By Scott Maier, UCSF News
Contrary to current clinical belief, regular caffeine consumption does not lead to extra heartbeats, which, while common, can lead in rare cases to heart- or stroke-related morbidity and mortality, according to UC San Francisco researchers.
The study, which measured the chronic consumption of caffeinated products over a 12-month period, rather than acute consumption, appears in the January 2016 issue of the Journal of the American Heart Association. It is the largest to date to have evaluated dietary patterns in relation to extra heartbeats.
“Clinical recommendations advising against the regular consumption of caffeinated products to prevent disturbances of the heart’s cardiac rhythm should be reconsidered, as we may unnecessarily be discouraging consumption of items like chocolate, coffee and tea that might actually have cardiovascular benefits,” said senior author Gregory Marcus, MD, MAS, a UCSF Health cardiologist and director of clinical research in the UCSF Division of Cardiology. “Given our recent work demonstrating that extra heartbeats can be dangerous, this finding is especially relevant.”
Excessive premature atrial contractions (PACs) have been shown to result in atrial fibrillation, stroke and death, while excessive premature ventricular contractions (PVCs) have been shown to result in increased heart failure, coronary artery disease and death. Both abnormalities have been tied to caffeine consumption through studies and trials, but these studies were performed several decades ago and did not use PACs and PVCs as a primary outcome.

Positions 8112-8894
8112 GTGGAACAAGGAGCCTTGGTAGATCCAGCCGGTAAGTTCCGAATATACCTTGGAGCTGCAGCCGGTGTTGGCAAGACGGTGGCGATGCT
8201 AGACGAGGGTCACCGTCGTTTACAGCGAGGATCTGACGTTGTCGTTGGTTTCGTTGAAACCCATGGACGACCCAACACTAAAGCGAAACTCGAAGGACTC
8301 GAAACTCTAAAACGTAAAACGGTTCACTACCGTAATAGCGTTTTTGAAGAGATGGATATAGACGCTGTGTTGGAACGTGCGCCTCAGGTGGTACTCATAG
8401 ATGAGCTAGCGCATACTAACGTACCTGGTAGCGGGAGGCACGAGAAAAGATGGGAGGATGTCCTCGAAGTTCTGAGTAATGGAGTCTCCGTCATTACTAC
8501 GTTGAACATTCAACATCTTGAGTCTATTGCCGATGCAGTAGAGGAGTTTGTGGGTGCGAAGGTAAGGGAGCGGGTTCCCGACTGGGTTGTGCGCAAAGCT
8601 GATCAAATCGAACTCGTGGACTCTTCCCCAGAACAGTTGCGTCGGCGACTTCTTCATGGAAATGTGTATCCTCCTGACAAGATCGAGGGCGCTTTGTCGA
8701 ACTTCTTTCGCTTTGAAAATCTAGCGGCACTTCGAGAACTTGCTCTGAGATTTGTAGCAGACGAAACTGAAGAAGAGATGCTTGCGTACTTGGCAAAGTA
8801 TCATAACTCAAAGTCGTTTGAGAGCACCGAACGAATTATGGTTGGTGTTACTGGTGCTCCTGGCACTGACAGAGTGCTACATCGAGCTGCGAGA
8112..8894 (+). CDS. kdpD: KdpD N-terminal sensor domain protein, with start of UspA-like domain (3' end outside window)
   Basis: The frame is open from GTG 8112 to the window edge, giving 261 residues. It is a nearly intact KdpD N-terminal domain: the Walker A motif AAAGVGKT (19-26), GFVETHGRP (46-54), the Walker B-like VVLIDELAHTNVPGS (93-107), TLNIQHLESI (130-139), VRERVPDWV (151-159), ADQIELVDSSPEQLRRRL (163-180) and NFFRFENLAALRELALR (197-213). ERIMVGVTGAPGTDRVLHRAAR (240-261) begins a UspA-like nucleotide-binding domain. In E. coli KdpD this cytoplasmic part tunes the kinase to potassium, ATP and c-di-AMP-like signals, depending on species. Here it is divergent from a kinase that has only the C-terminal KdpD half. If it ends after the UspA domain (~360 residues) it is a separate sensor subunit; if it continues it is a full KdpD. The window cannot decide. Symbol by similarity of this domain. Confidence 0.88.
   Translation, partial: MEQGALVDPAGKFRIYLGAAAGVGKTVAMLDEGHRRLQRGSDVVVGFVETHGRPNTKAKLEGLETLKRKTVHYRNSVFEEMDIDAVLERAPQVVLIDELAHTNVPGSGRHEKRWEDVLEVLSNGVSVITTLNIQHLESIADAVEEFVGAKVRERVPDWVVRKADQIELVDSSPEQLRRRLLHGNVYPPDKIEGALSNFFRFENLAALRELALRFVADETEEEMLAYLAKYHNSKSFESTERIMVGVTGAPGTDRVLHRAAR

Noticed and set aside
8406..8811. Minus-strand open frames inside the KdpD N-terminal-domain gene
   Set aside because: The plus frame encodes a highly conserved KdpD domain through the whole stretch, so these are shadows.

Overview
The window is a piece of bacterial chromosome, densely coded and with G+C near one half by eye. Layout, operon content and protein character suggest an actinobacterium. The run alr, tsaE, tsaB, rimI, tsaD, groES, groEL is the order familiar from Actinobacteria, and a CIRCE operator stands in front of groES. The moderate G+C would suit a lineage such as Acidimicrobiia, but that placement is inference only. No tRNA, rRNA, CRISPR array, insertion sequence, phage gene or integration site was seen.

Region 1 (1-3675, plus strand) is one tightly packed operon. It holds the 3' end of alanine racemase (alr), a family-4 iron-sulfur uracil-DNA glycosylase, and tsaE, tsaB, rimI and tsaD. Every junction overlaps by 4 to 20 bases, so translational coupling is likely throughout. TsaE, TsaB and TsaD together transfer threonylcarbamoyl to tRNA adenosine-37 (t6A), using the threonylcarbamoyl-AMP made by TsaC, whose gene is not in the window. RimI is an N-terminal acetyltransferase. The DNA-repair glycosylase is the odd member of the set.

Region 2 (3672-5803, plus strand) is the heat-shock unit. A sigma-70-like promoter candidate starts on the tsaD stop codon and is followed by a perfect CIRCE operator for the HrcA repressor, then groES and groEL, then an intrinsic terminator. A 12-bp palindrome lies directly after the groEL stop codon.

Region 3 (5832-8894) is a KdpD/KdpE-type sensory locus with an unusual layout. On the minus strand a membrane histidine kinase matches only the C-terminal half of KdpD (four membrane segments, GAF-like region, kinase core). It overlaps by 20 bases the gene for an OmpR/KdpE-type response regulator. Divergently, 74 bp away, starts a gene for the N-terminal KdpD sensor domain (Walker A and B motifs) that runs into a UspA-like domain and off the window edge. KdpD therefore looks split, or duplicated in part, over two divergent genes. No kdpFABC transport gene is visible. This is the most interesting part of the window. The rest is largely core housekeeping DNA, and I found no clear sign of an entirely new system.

Nonetheless, the American College of Cardiology/American Heart Association guidelines on the management of PVCs state that if a patient’s history is consistent with premature extra beats, potential exacerbating factors such as caffeine, alcohol and nicotine should be eliminated. Other online medical resources for clinicians offer similar recommendations.
Recent growing evidence indicates the potential cardiovascular benefits of several common caffeinated products such as coffee, chocolate and tea. The result is clinician uncertainty in counseling patients on consumption of these products, with patients possibly reducing their intake to avoid presumed cardiac issues.